Note: The title was originally “Push & Pull,” however after receiving an email from a reader on the subject, I agree that the term should be “Pull & Push” based on the sequence of actions in this motion
Ken posted a great comment the other day that got me thinking to my old Swing Theory Golf Blog days, and I wrote a post on Harrison Sport’s blog section with the memories of the Push and Pull aspect of the swing.
First, the part of Ken’s comment that got me thinking:
For the golf swing we need to make one adjustment to this mental image. If that imaginary open door we are trying to slam could extent a few inches past the hinge into the wall, we would be able to grab that extension and pull toward us with the left side, while at the same time leaning into the right side and pushing the door closed. That is the golf swing. The fulcrum (hinge) on the golf club is the spot on the shaft that is right between your left and right hand, about 4 inches down on the grip.
It is really quite neat because as you near impact your body weight (through your relaxed left arm and hand) is basically pulling back on the butt end of the club AND your body weight is also driving your piston like right arm forward for the throw (push for short shots and throw for longer ones. You can feel the push part of the leverage easily in short chips.). If you can keep the left arm relaxed and feeling like nothing more than a taut string (so you can pull with your body weight, not muscle in the arm) through impact, you can throw with three right hands. Don’t lose the tautness of the left side before impact or the right side throw will overtake it and your dead.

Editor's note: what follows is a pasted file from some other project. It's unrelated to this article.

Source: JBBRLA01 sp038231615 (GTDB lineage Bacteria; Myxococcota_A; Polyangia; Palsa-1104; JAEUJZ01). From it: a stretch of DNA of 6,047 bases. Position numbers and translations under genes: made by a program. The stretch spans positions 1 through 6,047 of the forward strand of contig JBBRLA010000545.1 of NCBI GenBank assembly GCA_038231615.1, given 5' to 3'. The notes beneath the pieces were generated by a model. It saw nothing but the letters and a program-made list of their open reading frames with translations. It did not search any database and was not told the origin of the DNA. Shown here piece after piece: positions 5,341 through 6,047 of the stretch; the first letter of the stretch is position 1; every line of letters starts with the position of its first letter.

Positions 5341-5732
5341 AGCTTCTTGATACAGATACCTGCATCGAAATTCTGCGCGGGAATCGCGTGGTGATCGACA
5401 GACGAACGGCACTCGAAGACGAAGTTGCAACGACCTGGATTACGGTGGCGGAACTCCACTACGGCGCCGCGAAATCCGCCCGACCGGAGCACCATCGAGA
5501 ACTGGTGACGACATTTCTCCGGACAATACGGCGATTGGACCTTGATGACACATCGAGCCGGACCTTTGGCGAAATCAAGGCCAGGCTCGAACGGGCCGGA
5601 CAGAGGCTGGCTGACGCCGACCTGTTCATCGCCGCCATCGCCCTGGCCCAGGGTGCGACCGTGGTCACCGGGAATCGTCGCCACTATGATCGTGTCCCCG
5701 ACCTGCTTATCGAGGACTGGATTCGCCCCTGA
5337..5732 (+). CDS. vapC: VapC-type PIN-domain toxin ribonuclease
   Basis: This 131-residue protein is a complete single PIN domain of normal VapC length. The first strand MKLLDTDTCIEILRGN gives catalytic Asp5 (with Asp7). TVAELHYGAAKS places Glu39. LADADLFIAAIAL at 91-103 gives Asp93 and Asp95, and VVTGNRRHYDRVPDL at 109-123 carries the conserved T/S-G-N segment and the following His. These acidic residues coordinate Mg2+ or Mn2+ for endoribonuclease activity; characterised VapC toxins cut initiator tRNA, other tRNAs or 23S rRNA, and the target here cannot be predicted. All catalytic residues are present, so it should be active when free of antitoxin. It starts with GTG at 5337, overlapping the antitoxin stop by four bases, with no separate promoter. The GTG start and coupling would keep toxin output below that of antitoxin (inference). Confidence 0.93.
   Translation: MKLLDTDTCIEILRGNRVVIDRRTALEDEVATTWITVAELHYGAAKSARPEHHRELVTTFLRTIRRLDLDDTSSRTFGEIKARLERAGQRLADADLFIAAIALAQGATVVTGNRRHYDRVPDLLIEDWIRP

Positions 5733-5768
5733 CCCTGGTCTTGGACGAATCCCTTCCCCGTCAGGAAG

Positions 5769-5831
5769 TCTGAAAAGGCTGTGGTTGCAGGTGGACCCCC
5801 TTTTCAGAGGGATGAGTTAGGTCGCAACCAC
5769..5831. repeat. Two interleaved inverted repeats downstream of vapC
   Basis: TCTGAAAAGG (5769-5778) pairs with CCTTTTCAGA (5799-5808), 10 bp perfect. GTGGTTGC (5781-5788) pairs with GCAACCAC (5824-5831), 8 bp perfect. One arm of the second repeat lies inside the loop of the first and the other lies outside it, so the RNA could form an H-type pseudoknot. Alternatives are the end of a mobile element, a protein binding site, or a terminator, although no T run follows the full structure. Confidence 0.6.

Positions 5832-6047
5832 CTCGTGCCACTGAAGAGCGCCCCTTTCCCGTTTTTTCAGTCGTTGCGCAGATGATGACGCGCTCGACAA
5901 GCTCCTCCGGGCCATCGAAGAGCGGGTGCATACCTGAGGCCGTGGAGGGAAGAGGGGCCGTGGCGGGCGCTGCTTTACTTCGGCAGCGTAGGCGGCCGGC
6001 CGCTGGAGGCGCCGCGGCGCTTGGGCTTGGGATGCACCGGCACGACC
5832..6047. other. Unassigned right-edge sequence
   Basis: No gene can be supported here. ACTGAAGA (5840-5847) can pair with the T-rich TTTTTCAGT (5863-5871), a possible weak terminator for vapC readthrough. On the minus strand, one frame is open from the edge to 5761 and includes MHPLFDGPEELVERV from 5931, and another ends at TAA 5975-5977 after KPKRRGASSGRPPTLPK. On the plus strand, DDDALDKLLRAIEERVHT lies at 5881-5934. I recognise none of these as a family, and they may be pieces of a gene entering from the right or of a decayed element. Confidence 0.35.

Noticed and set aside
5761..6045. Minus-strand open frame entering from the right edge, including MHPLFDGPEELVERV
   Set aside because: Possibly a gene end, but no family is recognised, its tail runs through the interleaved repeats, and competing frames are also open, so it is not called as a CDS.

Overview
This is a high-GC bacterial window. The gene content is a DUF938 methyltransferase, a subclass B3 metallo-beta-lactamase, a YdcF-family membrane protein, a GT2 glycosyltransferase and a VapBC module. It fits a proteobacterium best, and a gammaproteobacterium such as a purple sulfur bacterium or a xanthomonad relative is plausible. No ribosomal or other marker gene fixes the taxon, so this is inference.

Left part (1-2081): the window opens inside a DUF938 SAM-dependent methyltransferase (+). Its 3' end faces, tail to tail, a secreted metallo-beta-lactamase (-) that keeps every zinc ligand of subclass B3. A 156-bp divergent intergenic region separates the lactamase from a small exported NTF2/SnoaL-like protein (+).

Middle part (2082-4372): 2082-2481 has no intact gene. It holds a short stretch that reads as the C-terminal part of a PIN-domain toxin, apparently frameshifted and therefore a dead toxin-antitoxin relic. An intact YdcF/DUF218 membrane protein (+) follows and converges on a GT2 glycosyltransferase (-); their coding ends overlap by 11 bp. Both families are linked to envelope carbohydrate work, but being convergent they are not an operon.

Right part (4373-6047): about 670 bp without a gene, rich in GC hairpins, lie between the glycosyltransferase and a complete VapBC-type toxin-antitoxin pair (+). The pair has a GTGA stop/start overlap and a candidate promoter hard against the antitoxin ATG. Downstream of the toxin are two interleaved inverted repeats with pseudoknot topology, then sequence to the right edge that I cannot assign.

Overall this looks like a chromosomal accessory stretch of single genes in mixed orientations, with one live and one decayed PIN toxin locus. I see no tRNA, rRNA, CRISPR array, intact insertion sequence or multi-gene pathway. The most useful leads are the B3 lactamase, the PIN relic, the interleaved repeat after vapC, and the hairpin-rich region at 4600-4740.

When I was in the early stages of researching the golf swing back in 2007, I had an visual concept that one could either “pull” the swing using the leading side of the body (the left side and hand for right-handers), or one could “push” the swing using the opposite side and the right hand.
Looking at most golfers, especially the higher handicappers and those who struggle to create power with the golf swing, you’ll see that most of them are “pullers” or “pushers.” This usually manifests itself in various ways – a big head dip on the down swing, a strong over-the-top move and a great deal of upper body movement both going back and coming down.
What I didn’t realize for some time, until I began to look at the classic swing of long drive pioneer Mike Austin sometime in 2008, was that for a powerful and mechanically-sound golf swing, you had to combine the two into a motion that both pushes and pulls the swing. Looking at the impact and follow-through positions below in a Driver swing, I will try to create the visual picture for you that I use.
To use an analogy from another sport, the most efficient way to create power with the golf swing is to swing the club with the left arm and hand the way you would hit backhanded tennis shot, and to simultaneously swing the club with the right arm and hand the way you’d hit a forehand smash.
The key to this is to think of pulling the butt end of the club with the leading hand while pushing it with the power hand (the lower hand on the club). But you wouldn’t be pulling the club down with leading hand, you’d be pulling up on it! And this is where most people would look at the swing with completely new eyes.
If you think of the shoulders as turning vertically on a wheel axis (like a steering wheel or Ferris wheel, instead of a merry-go round), you will see in an efficient swing that the left shoulder comes up and back through impact, while the right shoulder moves down and forward. If a line was drawn through the shoulders, they would form a spoke, if you will, in a wheel that must turn counter-clockwise on the down swing (for a left-hander, the wheel of course turns clockwise looking at the swing head-on).
The leverage in the swing is created by the “pull” of the left side against the swing, and you add power and acceleration with the “push” of the right arm extending through the down swing. At impact the right arm is still bent, but in the process of extending in the “throw” action of a side-arm baseball throw.